As the Wilmington Symphony Orchestra prepares to celebrate its 50th anniversary, looking back was not on Executive Director Liz Scanlon’s mind.
“Our focus is coming up strong for our 50th anniversary, but we’re not looking to the past,” says Scanlon. “We’re really focusing on creating a new symphony.”
Eager to put the challenges of the last year behind them, the symphony took advantage of the pandemic-imposed downtime by instituting new programs and concerts, as well as introducing new leaders for the upcoming season. Most notable is the addition of concertmaster Christine Maynard.
Maynard began as a student in the first class of the youth orchestra and now serves as the orchestra’s instrumental leader. She exemplifies what the symphony strives to do for the residents of the Wilmington community — cultivate a lifelong love of classical music.
Founded in 1971 “by people who just wanted to play together,” says Maynard, whose mother has been playing in the orchestra since 1983, the symphony, like most start-ups, initially struggled.
“The first concert stunk!” Scanlon says, recounting what one of the first members said. But there was little doubt that the fledgling group would persevere. Case in point: the member who gave that not-so-glowing first review is on the symphony board today.
Another significant milestone to be celebrated is the hiring of Steven Errante as conductor 35 years ago. Errante says performance and education enrich each other, so it’s no accident that the Wilmington Symphony Youth Orchestra began under his tutelage in 2001 and remains an integral part of the organization.
The youth orchestra, seen as a complement to area school orchestras, features programs such as the upcoming Rochestra, which will give students a chance to gain a deeper appreciation for classical music by combining it with contemporary music and instruments. Also new this year is the option for students to perform in chamber ensembles.
Scanlon sees the youth orchestra as much more than just performing.
“It boosts their confidence,” she says. “It creates leaders.”
Funded through grants, donations, fundraising events and ticket sales, the previously all-volunteer symphony is now able to offer a stipend to its performers.
“We’re able to hire more qualified musicians and perform a more advanced repertoire,” Maynard says.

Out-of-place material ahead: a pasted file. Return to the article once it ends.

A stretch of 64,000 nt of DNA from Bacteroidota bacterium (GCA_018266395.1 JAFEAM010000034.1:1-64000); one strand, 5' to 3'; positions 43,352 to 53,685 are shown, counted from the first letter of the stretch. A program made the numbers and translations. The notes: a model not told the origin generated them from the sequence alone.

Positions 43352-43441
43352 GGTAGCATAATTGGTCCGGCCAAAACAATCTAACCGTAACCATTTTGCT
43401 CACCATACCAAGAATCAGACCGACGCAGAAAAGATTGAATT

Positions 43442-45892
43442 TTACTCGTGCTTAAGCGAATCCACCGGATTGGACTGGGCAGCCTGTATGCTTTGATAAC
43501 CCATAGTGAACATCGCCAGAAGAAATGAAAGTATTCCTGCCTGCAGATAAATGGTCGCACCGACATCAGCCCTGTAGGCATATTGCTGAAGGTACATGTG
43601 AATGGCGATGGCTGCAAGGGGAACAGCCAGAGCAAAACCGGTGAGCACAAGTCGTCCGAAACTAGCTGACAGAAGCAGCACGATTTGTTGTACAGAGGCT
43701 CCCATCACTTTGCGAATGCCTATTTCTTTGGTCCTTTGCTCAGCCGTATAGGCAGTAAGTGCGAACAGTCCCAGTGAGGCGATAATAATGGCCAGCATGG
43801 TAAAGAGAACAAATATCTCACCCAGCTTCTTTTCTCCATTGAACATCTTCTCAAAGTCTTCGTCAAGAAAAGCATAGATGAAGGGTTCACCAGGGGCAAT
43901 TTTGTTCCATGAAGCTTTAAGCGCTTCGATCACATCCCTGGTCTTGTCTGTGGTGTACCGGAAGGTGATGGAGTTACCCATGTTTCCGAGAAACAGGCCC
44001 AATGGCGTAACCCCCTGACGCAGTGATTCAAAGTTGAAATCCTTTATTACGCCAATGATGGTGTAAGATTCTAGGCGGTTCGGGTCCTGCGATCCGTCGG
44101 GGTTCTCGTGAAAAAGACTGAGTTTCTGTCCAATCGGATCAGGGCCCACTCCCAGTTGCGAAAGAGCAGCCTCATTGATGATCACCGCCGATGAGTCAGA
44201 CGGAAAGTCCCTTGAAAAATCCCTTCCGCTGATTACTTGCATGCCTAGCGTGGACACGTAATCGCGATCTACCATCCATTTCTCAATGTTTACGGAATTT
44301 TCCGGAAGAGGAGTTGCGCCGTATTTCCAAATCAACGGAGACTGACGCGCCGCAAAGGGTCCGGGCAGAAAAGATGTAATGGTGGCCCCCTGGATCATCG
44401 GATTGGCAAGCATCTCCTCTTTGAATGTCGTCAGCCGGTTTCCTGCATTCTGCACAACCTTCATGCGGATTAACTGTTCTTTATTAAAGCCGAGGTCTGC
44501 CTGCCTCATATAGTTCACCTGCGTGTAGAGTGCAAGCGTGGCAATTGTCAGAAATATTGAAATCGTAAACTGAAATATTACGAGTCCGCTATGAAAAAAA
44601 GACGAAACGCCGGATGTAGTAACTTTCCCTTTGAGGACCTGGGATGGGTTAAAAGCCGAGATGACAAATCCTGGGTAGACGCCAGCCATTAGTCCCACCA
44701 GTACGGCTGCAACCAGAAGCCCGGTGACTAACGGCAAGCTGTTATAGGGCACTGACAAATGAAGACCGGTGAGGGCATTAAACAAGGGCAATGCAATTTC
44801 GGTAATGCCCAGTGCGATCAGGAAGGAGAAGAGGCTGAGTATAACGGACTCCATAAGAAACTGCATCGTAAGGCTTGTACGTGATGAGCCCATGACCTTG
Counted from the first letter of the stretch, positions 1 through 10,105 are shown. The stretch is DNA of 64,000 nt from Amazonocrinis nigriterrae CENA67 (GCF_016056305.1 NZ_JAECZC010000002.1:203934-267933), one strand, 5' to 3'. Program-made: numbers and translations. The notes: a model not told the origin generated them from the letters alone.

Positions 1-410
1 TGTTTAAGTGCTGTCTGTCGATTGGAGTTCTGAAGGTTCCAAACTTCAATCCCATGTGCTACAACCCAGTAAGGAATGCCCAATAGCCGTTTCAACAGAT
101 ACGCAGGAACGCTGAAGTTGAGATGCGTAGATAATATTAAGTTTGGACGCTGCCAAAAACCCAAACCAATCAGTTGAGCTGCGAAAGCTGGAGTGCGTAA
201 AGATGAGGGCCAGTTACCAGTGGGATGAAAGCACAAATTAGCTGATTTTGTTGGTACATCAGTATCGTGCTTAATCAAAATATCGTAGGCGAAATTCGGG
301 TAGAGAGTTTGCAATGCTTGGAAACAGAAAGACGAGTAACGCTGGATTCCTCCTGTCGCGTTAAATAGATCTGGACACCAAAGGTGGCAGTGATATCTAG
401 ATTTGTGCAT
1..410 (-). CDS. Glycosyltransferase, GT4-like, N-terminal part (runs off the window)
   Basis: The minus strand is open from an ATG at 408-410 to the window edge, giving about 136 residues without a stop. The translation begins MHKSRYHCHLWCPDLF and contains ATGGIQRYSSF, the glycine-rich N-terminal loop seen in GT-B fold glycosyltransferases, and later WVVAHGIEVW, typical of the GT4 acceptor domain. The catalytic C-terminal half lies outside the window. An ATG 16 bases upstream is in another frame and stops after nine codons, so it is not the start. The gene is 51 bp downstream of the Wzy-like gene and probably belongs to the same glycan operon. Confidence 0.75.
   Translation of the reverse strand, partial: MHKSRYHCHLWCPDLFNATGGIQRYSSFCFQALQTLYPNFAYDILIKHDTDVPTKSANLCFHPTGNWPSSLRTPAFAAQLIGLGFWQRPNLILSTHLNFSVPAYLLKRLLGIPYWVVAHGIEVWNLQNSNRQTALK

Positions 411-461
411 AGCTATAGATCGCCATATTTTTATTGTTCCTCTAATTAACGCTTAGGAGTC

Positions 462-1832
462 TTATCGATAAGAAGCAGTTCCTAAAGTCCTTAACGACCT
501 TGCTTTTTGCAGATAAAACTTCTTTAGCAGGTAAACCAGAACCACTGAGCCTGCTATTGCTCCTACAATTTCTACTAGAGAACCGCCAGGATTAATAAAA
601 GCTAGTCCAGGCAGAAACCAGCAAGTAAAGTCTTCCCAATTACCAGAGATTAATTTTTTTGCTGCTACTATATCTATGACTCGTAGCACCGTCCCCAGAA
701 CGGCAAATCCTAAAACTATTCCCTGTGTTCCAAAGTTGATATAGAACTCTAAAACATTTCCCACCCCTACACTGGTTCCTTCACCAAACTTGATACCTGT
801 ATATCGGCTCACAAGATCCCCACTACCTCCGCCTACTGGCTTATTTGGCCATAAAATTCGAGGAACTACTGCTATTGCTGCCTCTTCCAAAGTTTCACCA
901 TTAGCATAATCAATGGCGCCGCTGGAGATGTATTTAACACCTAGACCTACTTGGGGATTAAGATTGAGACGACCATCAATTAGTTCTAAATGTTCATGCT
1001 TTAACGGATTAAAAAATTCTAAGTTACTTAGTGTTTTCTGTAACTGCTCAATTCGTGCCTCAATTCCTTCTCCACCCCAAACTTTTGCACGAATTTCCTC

The orchestra boasts a full roster of 72 players, all local.
“And when you actually have full sections, there’s more variety of music available to you,” Maynard continues.
For the last six years, the symphony has called the Wilson Center at Cape Fear Community College home, and it’s been a welcome change from the Kenan Auditorium on the University of North Carolina Wilmington campus because of its greater capacity and superior acoustics. “It’s a better experience on the whole,” Scanlon says.
The 50th anniversary concert is scheduled for Feb. 20, 2022, 50 years to the day of the first concert. Tickets went on sale in August. The orchestra will be highlighting its greatest hits of the last half-century and Errante’s favorites. A soirée with food and wine will be held before the concert, and there will be an opportunity to mix and mingle with the musicians afterward.
But Scanlon is quick to add that Wilmington Symphony concerts are not intended to be buttoned-up events.
“Stiff and stodgy is not what we’re after,” she says. “It’s a party!”
The anniversary will be trumpeted during the entire 2021-22 season, which begins on Oct. 2 with a show featuring Paolo Gualdi on piano playing works by Bizet and Chopin. It includes the world premiere of Errante’s newly commissioned work, Azalea Suite, and Beethoven Lives Upstairs, where actors from Thalian Association Community Theatre will join the musicians on stage.